In this case, the State argues that the standard for plain error is not met because the jury was apprised of the need for the defendant to know that the victim was a law enforcement officer by the self-defense charge and because the evidence established that defendant in fact knew that the victim was a law enforcement officer. We agree that the evidence is quite strong that defendant knew that the victim was a law enforcement officer. Defendant testified that he was placed "into the police cruiser" where the assault was alleged to have occurred. He further testified that he shouted at the occupants of the cruiser: "What am I being charged with?" Defendant never claimed he did not know that the victim was a law enforcement officer. His defense was that he did not assault the officer or he acted in self-defense.

We also agree with the State that the charge on self-defense, repeated at the request of the jury, brought the question of knowledge before the jury although in an inaccurate context. The rule as established by this Court is that when examining jury charges, if the instruction "taken as a whole and not piecemeal, breathes the true spirit of the law, and if there is no fair ground to say that the jury has been misled, then it ought to stand." State v. Gokey, 136 Vt. 33, 36, 383 A.2d 601, 602 (1978). See State v. Noyes, 147 Vt. at 428, 519 A.2d at 1153; State v. Dusablon, 142 Vt. 95, 98, 453 A.2d 79, 81 (1982).

In some ways, this case is similar to State v. Day, 150 Vt. 119, 549 A.2d 1061 (1988). In Day, this Court held that general intent to operate a vehicle without the owner's consent is an element of the crime of operating without the owner's consent. Id. at 123, 549 A.2d at 1064. We affirmed the conviction despite the fact that the charge to the jury, over the objection of the defendant, failed to clearly specify this element. We found sufficient language defining "consent" to include "voluntary agreement" and "permission," words that conveyed that the defendant must know or have reason to know that he has the consent of the owner to operate the vehicle. Id. While the argument is stronger in Day than in this case that the missing element can be inferred from the overall language, the defendant objected to the omission in Day but failed to do so here.

For the above reasons, we hold that the omission from the charge does not warrant reversal.


Defendant next contends that a scienter requirement is implicit in 23 V.S.A. § 1133, the offense for which defendant was convicted in Count III of the information. We disagree. The statute makes it an offense to fail to stop a motor "vehicle . . . when signalled to do so by an enforcement officer wearing insignia identifying him as such, or operating a law enforcement vehicle sounding a siren and displaying a flashing blue or blue and white signal lamp . . . ." Defendant argues that an implied element of the crime is that the defendant must have known that he was being signalled to stop by an enforcement officer displaying a flashing light and sounding a siren.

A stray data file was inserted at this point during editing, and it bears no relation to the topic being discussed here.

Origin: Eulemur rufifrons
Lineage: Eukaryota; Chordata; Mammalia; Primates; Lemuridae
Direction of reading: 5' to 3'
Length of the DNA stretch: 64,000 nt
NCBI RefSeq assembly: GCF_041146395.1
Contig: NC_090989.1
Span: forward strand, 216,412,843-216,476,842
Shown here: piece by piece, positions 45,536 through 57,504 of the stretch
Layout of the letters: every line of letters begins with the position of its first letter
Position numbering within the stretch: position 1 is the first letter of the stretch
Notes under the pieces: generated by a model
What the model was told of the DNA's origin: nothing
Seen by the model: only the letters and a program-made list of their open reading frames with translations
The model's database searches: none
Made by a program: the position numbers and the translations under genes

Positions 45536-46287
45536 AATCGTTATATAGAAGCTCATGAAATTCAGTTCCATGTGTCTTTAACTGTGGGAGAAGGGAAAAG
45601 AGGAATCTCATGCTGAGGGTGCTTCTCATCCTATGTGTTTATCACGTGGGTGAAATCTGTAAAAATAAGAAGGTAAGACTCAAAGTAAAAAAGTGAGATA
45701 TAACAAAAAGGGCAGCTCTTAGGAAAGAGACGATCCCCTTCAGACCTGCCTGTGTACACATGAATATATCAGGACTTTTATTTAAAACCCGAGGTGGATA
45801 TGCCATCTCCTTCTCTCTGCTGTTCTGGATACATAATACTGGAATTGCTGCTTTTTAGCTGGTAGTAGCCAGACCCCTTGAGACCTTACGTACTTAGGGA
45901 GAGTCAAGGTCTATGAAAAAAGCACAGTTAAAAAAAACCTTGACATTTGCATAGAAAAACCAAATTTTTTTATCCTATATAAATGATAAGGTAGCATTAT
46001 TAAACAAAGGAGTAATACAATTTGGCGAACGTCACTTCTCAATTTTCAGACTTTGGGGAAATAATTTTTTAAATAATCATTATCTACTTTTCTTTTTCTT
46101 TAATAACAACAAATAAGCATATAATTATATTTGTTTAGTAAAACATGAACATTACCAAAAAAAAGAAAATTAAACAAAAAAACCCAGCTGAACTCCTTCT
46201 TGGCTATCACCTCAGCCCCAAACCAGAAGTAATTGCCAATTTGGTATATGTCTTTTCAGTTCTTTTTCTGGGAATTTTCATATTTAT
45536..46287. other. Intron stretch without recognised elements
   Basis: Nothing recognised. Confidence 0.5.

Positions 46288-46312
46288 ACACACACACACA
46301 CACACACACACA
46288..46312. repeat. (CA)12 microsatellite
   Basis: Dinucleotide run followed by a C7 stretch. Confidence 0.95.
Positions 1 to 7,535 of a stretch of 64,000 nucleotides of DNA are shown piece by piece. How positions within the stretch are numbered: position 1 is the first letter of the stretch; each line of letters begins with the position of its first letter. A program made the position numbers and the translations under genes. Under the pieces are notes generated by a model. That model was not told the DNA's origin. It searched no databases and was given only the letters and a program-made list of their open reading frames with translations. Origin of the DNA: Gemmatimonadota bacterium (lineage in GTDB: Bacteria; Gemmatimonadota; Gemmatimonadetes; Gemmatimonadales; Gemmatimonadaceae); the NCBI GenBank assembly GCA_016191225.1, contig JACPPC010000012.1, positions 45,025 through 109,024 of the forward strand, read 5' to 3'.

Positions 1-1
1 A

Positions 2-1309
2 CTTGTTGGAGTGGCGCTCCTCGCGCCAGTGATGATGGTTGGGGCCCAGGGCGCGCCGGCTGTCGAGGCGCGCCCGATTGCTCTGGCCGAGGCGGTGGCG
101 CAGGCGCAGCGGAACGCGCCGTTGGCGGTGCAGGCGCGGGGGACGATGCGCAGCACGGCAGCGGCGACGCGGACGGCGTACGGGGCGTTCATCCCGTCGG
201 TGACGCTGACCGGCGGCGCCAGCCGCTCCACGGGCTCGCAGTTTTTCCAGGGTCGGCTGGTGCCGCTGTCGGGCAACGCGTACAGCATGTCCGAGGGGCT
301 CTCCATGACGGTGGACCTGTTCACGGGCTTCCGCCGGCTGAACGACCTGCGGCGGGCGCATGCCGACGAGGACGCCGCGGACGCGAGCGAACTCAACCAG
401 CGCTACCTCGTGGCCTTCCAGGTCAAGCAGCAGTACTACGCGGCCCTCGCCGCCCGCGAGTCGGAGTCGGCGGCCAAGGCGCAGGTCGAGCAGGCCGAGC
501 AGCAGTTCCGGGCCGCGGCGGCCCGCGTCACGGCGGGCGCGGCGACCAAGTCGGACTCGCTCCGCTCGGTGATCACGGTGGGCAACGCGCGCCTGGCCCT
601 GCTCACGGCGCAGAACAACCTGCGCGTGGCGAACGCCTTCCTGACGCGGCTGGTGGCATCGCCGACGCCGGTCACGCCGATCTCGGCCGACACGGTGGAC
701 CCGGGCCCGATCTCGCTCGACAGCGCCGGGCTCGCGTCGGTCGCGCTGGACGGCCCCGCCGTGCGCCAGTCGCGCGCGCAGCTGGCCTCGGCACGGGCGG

This Court, when interpreting a statute, must look to the interpretation most favorable to the defendant and, at the same time, must avoid interpretations which defeat the purpose of the statute. State v. Cushman, 133 Vt. 121, 123, 329 A.2d 648, 650 (1974). We have found scienter elements in other statutes where none was expressly written into the statute. See State v. Audette, 149 Vt. 218, 222, 543 A.2d 1315, 1316 (1988) (kidnapping); State v. Hanson, 141 Vt. 228, 232, 446 A.2d 372, 374 (1982) (larceny); State v. Peters, 141 Vt. at 348, 450 A.2d at 336 (assault on a law enforcement officer); State v. Graves, 140 Vt. 202, 205, 436 A.2d 755, 757 (1981) (uttering false prescription). But see State v. Kerr, 143 Vt. 597, 604-05, 470 A.2d 670, 674 (1983) (no scienter element in crime of carrying a weapon while committing a felony). We will not, however, create such an element when the statutory language cuts against such a result and the policy behind the statute would be defeated.

In addition to the statutory language, the factors we must look to in order to decide whether the Legislature intended to impose liability on a strict liability basis are: The severity of the punishment; the seriousness of the harm to the public; the defendant's opportunity to ascertain the true facts; the difficulty of prosecution if intent is required; and the number of prosecutions expected. See generally 1 W. LaFave A. Scott, Substantive Criminal Law § 3.8(a), at 342-45 (1986). We think those factors support a strict liability construction of the statute before us. The most important reason is the statutory language. Not only did the Legislature fail to include an intent element, it clearly chose elements to this crime as a substitute for intent. Thus, the statute requires that the officer wear the appropriate insignia and the law enforcement vehicle sound a siren and have a flashing signal lamp. Citizens are expected to recognize these signs and respond. It is not left to persons to say that they did not recognize these common indicia of law enforcement authority.